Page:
Judging from skeletal remains, Nesophontidae closely resembled the more generalized species of the soricid shrews in appearance and morphology, with some minor variation due to isolation and adaptive evolution. Structurally, they departed little from the standard shrew body plan, except for size variations. All had typically long, narrow skulls, long and mobile snouts, perhaps more moveable than those of soricid shrews, small eyes, and a tail about as long as the body. Each of the four feet carried five fingers and five toes, each toe bearing a claw.
The exact body dimensions and weights of the Ne-sophontidae species can only be estimated, since their remains are merely skulls and isolated postcranial (non-skull) bones. Judging from these remains, Nesophontes edithae, the Puerto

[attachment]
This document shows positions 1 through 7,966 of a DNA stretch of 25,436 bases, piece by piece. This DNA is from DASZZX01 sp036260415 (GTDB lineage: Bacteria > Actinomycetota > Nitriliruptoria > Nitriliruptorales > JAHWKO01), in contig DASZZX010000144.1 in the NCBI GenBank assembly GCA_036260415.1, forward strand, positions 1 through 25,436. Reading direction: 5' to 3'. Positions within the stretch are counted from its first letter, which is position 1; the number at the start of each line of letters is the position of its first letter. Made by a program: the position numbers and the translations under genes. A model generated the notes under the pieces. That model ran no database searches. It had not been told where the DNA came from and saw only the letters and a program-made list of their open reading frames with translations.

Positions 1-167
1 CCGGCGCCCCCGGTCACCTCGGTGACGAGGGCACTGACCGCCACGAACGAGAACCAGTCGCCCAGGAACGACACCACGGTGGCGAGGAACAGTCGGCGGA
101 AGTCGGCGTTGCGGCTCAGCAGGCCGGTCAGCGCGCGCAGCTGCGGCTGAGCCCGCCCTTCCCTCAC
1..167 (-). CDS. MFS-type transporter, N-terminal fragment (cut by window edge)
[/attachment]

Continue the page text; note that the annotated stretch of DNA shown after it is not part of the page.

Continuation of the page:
Rican nesophontes, was the largest species, with a skull length of up to 1.7 in (44 mm), a femur length of 1.0-1.1 in (27-28 mm), a head-body length of 6.3-7.5 in (160-190 mm) and an estimated living weight of 6.4-7.1 oz (180-200 g). It was about the size of a chipmunk or laboratory rat, although it probably had a more lithe build. N. zamicrus, the Haitian ne-sophontes, was the smallest species.
Hispaniola was home to three native species of Nesophon-tidae, large, medium-sized, and small. The largest species was about two-thirds the size of N. edithae, while the smallest was about the size of a large soricid shrew. There was a similar, size-ranked array of three nesophontid species on Cuba, the sizes about the same as those of the Hispaniolan species.
Evidence of sexual dimorphism was observed in skeletal remains of Nesophontes edithae, male skulls being larger than female, but size disparities could also be due to age differences. Nevertheless, the case for sexual dimorphism among the nesophontids has recently been reopened.
Nesophontes sp. (Illustration by Bruce Worden)
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